Leveling up your brand in gaming

UM MENAT’s James Dutton says gamers love brands that come up with fun ways of reaching them

Any article about gaming is going to contain big numbers. And the numbers are staggering. But many of these numbers still take some people, even in our industry, by surprise.

While cultural conversations focused on the staggering box office of Barbie last year ($1.5 billion) it barely touches the $8.5 billion that Grand Theft Auto V has grossed, but we’re not hearing much in the media about the scale of the gaming industry.

Gaming isn’t the next big thing. This isn’t the year of gaming. That time has long since passed. Here in MENA, we have 14 per cent of the global gaming population playing and forecasts suggest the industry’s value to almost double by 2028 to $9.6 billion.

This growth is fuelled by substantial investments from countries like the UAE and KSA, both injecting funds into local gaming developers and building world-class e-sports arenas. MENA is poised to emerge as a gaming epicentre in the near future.

But despite all these numbers and the potential they represent, many brands have not yet started playing or have only taken some baby steps. We talk a lot about attention, and where eyeballs are going, but it feels like gaming is often still a blindspot for brands.

Brands have similar challenges, whether it’s a lack of understanding or misinformation, when discussing their gaming strategy. These are really three areas for brands to consider:


One of the biggest questions is why gaming? Many brands view gaming as just another marketing channel to achieve specific objectives. However, it’s essential to shift our perspective and understand what gaming means to players.

We talk much about gamification, but this often unintentionally commodifies powerful human insight around why people are playing in the first place.

Successful brands are those that align gaming with their identity and consumer behaviours, leveraging it to enhance or introduce new dynamics. For example, Burberry’s foray into the Minecraft universe resonated with their commitment to self-expression, providing a platform for their young fans to express themselves authentically in a digital space.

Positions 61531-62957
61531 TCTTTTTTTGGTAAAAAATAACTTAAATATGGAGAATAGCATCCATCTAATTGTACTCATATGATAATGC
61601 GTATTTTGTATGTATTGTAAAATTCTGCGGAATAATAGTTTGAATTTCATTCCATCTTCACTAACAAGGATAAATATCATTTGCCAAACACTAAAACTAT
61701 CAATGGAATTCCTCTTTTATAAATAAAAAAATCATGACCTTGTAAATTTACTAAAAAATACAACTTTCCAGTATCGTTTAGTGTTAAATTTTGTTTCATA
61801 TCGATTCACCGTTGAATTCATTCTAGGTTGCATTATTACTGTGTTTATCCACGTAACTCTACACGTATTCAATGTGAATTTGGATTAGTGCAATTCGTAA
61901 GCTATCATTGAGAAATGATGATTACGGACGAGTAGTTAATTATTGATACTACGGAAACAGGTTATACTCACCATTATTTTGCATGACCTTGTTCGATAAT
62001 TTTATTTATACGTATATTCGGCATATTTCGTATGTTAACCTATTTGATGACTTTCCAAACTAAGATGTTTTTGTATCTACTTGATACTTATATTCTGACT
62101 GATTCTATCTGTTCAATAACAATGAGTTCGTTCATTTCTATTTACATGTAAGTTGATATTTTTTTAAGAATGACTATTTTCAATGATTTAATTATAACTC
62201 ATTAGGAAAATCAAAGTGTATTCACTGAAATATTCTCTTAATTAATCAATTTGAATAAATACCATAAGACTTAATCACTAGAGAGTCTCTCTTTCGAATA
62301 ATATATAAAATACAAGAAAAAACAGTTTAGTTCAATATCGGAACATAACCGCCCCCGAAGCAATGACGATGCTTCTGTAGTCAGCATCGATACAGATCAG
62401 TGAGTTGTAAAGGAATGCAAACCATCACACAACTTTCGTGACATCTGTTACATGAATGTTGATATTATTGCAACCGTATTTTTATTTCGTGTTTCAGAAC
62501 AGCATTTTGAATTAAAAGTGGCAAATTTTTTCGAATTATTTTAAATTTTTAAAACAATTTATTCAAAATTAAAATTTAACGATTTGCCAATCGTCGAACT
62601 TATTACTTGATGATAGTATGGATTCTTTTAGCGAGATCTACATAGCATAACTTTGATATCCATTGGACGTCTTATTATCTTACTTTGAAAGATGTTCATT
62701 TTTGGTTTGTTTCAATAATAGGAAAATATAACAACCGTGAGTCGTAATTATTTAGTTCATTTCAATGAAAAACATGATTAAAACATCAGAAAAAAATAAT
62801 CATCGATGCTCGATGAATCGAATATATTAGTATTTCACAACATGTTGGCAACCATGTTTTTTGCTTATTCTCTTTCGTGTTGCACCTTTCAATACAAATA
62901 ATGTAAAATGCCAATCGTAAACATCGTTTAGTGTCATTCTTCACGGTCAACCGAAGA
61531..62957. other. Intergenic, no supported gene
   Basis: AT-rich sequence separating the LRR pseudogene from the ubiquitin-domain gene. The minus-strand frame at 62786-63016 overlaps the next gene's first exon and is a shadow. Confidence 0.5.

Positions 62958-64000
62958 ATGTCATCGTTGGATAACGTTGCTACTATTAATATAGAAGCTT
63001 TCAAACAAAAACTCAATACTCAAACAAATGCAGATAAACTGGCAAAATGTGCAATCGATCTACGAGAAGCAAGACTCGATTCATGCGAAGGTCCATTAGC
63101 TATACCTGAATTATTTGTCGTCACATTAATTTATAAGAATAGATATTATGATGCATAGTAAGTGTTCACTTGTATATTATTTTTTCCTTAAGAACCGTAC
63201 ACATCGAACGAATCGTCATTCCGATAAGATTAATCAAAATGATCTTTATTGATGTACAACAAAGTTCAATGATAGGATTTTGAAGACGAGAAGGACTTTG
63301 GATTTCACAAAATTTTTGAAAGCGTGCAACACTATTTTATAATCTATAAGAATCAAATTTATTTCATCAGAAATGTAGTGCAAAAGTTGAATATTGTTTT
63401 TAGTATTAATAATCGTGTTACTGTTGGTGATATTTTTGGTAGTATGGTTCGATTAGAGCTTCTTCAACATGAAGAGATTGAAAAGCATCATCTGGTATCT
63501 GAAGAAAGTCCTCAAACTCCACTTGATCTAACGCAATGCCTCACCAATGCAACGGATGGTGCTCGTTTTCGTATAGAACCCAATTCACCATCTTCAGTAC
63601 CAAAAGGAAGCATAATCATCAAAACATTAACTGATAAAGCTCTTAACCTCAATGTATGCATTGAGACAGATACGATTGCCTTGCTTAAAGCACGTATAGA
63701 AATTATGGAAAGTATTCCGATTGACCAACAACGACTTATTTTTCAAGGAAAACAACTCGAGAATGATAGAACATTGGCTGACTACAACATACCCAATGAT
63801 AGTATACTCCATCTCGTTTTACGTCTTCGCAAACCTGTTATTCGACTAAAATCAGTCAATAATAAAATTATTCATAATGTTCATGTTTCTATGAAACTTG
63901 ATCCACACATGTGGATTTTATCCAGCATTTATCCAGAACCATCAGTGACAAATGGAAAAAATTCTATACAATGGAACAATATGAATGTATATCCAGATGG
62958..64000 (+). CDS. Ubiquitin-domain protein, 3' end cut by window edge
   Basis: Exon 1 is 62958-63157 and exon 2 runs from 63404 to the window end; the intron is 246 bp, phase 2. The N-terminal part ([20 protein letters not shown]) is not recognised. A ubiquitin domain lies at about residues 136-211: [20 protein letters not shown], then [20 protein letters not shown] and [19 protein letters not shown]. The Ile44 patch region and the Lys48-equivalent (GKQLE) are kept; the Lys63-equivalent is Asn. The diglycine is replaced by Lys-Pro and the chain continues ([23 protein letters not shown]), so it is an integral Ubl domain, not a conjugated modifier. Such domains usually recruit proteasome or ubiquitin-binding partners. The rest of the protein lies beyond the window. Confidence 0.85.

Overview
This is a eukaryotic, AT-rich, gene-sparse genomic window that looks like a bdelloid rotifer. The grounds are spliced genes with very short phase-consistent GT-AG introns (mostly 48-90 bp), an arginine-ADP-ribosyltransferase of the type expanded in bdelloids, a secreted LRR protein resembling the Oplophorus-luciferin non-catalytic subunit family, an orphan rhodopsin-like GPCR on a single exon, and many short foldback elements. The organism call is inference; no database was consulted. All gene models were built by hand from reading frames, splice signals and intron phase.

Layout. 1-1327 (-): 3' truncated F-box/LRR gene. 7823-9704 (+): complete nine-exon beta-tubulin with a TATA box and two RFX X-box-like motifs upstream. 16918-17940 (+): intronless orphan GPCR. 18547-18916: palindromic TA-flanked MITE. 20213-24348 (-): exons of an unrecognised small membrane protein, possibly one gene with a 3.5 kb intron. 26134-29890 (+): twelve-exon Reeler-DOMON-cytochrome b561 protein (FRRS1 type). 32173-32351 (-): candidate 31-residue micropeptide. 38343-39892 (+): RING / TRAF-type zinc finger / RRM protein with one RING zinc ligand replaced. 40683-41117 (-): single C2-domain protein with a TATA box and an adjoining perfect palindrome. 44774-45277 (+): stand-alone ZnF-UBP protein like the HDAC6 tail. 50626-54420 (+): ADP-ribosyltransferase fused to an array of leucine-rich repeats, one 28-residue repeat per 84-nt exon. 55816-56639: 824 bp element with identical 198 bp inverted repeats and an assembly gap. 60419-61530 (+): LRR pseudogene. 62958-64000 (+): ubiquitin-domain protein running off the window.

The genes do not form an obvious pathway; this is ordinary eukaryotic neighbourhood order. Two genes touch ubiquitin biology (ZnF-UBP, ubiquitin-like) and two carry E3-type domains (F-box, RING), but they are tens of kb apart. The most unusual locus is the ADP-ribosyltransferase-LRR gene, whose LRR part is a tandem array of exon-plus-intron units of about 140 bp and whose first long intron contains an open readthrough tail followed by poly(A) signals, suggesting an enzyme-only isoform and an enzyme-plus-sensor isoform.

As gaming continues to scale, we hope that the stereotypical image of a teenage boy gamer is long gone. With 42 per cent of the global population now classified as gamers, the gaming demographic is more diverse than ever before.

In MENA it’s expected there will soon be more female than male gamers, nowhere else in the world is this happening.

Despite these shifts, misconceptions about gaming persist, particularly regarding audiences. Brands need to be curious as to what the gamer really looks like.

Data reveals that gaming is now the dominant media for Gen Z at 25 per cent vs Millennials at 21 per cent. Yet media plans aren’t reflecting this split. With Gen Alpha growing up quickly, what slice of attention will gaming represent to them? And what happens if your brand isn’t there?

Brands that take the time to truly understand this audience are currently leading the pack. One example is Neutrogena, which recognised the untapped potential of the gaming community.

Their ‘Skincare for Gamers’ campaign partnered with influential female gamers creating exceptional engagement rates demonstrating the power of understanding and embracing gaming culture to reach new and diverse audiences effectively.


Thousands of games, hundreds of genres, and multiple ways to engage with titles and players is a challenge. While it does require an audit to identify the right fit –there are guiding principles to consider when making decisions:

Maintain authenticity – Ensure your brand seamlessly integrates into the gaming environment and aligns with the dynamics of play. UNESCO’s collaboration with Minecraft to rebuild war-torn monuments exemplifies this approach, offering cultural education while staying true to the specific experience that Minecraft fans expect.

Add Value Gamers love brands that come up with fun and innovative ways of reaching them, particularly when it enhances the experience and enjoyment of their sessions.

Oreo’s partnership with Xbox to create Cheat Cookies capitalised on gamers’ love for cheat codes by offering a physical product that unlocked special features in popular game franchises like Halo and Sea of Thieves.

Brands that are staying true to these principles are the ones currently winning and establishing themselves with generations of gamers to come.

By James Dutton, Chief Product Officer, UM MENAT